Author Topic: Tech school may be better than college for those seeking early FIRE  (Read 4854 times)

StartingEarly

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I went to tech school and was able to, with the help of some tax breaks and only a summer job, graduate with no debt. I was able to go to school for only two and a half years (would have been two, but I started on the wrong semester for some of the classes). I was working full time in a job making more than $40k before many of my peers would have graduated and found a job. My jobs are hourly instead of salaried, so I have the opportunity to work overtime to get ahead even faster. There is very high demand in the trades since a lot of people don't even consider going into them and the work has become much cleaner and safer than in years past.

Had I gone the traditional route I would likely still be paying off debt or just getting it paid off and I now have almost 100k while it isn't my 26th birthday yet. I am not saying it is the route for everyone, but if you're a young Moustachian or have a child that might be interested in the trades don't use old anecdotes to steer you away. Many people in my field have base wages equal to or greater than 60k a year and with overtime can earn near the 100k mark, some really talented people make closer to the 200k mark depending on what they do. The schedules are also becoming more desireable. While shift work is common some shift work allows you to have anywhere from 3 to 8 day weekends monthly.

OmahaSteph

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Re: Tech school may be better than college for those seeking early FIRE
« Reply #1 on: January 28, 2016, 10:06:00 AM »
Yep, my ex went to school for civil engineering (traditional route that took FOREVER and cost s fortune) and we had many conversations about how if our son doesn't want to go the traditional route, we'd be okay with him going to a trade school. Just as long as he does SOMETHING marketable and in demand. College has become such a norm that skilled trades are becoming lost arts and good help is harder to find. Throw in some work ethic and clean drug tests and BAM! You're practically indispensable.

StartingEarly

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Re: Tech school may be better than college for those seeking early FIRE
« Reply #2 on: January 28, 2016, 10:15:19 AM »
Yeah, a lot of the really in demand jobs now I see going by the wayside at some point not too far out. A lot of programming and tech support will be outsourced. What's the difference when you have people that are second generation trained to do tech support and there's a hologram of them with you verses a real person?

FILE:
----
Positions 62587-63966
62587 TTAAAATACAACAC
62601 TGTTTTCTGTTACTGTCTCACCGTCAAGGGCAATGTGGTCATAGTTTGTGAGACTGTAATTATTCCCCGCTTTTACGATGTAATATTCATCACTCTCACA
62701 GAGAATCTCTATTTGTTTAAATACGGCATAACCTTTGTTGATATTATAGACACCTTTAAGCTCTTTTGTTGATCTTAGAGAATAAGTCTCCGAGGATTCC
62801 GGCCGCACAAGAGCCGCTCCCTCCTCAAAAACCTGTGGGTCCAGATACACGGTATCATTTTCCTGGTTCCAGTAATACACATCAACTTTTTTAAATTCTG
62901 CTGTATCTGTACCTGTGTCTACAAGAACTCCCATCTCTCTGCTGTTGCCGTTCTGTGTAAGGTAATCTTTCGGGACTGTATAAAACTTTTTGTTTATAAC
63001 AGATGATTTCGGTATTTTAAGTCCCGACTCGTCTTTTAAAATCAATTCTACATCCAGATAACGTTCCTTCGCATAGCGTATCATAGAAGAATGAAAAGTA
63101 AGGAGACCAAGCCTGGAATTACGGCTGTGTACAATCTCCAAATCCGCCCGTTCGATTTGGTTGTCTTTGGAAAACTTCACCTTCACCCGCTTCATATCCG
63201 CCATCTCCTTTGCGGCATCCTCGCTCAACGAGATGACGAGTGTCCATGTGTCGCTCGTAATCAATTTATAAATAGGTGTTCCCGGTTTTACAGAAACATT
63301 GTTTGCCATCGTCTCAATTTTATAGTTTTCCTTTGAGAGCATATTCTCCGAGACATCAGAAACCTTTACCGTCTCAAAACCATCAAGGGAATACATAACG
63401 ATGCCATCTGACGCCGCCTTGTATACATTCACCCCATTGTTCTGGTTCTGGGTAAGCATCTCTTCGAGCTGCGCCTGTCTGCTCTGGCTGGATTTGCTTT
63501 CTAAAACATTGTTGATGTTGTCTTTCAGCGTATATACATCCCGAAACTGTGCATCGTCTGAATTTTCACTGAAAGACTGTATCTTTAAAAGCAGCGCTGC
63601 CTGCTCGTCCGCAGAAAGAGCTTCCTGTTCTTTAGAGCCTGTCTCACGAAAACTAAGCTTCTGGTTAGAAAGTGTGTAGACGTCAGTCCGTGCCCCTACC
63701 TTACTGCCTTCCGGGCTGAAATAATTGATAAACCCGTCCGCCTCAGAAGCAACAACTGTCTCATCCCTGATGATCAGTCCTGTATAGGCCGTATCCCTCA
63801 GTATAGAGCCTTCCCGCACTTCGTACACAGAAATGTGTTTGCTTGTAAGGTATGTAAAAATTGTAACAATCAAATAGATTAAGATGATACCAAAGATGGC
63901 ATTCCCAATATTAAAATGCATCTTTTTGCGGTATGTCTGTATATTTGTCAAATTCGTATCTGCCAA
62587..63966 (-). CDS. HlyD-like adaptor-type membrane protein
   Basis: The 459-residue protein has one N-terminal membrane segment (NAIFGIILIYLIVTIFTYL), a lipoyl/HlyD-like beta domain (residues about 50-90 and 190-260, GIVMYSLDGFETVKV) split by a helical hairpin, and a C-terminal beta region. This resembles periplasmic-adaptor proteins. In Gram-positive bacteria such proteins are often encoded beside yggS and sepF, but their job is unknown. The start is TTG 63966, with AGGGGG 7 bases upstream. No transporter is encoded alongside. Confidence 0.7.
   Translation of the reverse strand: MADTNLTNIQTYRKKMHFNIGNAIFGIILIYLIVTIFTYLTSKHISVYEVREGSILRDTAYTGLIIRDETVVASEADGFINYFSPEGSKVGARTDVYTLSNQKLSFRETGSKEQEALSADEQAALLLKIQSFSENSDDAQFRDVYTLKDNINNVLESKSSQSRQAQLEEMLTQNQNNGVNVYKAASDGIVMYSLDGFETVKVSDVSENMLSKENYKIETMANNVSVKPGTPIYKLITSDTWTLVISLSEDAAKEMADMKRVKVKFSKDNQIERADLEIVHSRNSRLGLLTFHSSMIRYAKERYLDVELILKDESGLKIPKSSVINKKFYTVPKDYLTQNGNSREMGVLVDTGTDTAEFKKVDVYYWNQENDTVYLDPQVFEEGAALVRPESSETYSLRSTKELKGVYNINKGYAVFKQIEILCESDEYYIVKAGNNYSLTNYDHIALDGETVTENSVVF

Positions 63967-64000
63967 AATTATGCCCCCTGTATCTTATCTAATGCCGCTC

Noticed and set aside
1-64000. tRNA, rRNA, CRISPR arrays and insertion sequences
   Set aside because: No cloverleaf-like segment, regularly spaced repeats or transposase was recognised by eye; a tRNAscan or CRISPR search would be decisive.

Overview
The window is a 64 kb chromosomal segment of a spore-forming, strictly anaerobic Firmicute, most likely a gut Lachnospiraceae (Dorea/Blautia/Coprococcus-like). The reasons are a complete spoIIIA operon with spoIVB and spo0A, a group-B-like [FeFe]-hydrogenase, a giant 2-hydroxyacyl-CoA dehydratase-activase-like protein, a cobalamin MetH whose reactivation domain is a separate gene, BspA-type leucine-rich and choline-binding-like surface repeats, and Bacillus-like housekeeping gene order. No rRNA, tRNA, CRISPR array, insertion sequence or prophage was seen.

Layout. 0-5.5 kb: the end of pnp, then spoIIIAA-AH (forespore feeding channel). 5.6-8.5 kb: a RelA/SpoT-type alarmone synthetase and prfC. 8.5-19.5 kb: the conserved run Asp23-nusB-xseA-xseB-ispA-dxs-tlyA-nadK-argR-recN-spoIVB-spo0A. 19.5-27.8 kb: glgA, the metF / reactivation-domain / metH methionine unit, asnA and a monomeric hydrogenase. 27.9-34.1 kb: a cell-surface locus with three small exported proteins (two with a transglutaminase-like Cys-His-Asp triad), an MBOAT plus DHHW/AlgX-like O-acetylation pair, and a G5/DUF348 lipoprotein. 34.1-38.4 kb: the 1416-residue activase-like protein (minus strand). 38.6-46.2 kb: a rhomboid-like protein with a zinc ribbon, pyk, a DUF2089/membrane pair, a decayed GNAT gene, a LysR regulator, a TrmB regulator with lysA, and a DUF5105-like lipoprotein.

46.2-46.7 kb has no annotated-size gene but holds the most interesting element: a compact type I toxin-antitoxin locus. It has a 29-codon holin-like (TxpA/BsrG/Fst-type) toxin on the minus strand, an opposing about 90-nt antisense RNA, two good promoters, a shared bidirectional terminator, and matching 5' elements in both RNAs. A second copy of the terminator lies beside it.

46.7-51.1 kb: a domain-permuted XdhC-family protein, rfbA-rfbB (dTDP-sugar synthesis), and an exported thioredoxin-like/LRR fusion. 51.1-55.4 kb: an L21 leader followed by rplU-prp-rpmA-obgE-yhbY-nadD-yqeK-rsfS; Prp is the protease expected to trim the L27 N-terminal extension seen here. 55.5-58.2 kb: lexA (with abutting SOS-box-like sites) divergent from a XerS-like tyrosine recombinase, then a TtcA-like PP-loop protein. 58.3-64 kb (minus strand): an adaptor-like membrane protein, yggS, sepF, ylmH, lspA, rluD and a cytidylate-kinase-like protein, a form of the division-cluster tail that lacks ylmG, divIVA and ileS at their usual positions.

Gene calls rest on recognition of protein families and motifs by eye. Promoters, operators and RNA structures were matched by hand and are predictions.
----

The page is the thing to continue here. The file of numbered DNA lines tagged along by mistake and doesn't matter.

onlykelsey

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Re: Tech school may be better than college for those seeking early FIRE
« Reply #3 on: January 28, 2016, 10:19:25 AM »
I went to tech school and was able to, with the help of some tax breaks and only a summer job, graduate with no debt. I was able to go to school for only two and a half years (would have been two, but I started on the wrong semester for some of the classes). I was working full time in a job making more than $40k before many of my peers would have graduated and found a job. My jobs are hourly instead of salaried, so I have the opportunity to work overtime to get ahead even faster. There is very high demand in the trades since a lot of people don't even consider going into them and the work has become much cleaner and safer than in years past.

Had I gone the traditional route I would likely still be paying off debt or just getting it paid off and I now have almost 100k while it isn't my 26th birthday yet. I am not saying it is the route for everyone, but if you're a young Moustachian or have a child that might be interested in the trades don't use old anecdotes to steer you away. Many people in my field have base wages equal to or greater than 60k a year and with overtime can earn near the 100k mark, some really talented people make closer to the 200k mark depending on what they do. The schedules are also becoming more desireable. While shift work is common some shift work allows you to have anywhere from 3 to 8 day weekends monthly.

Agree 100%.  My best friend's boyfriend is a tradesman, and he did technical schooling through his apprenticeship.  He's 29 and earning well over 100K in rural PA with no college debt, plus he has a pension, etc. 

Of course there's no right answer for everyone, and I'm 29 worth ~330K because I went to college, and four years of graduate school, but it should definitely be considered.

J Boogie

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Re: Tech school may be better than college for those seeking early FIRE
« Reply #4 on: January 28, 2016, 10:22:31 AM »
I think you're probably right. 

I'm all for increased respect and enthusiasm for the trades.  I'm a big Matthew Crawford guy and I'm guilty of enjoying Mike Rowe's ramblings as well.

The only drawback in my opinion is that those golden years of getting your first taste of life on your own are hard to come by outside of the university experience.  For some, they're wasted on overdoing it with the alcohol/parties/promiscuity, and but for me the ages of 18 - 20 felt like I had wind in my sails for the first time.

It's a long ways off, but I plan to support my son's decision to go away to a 4 year school if he's really excited about it, and I'll support his decision to pursue education in the trades even if he's not that excited about it.  At 18 you might not really be that excited about anything, but you gotta find a way to make more than minimum wage.


kanga1622

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Re: Tech school may be better than college for those seeking early FIRE
« Reply #5 on: January 28, 2016, 10:40:29 AM »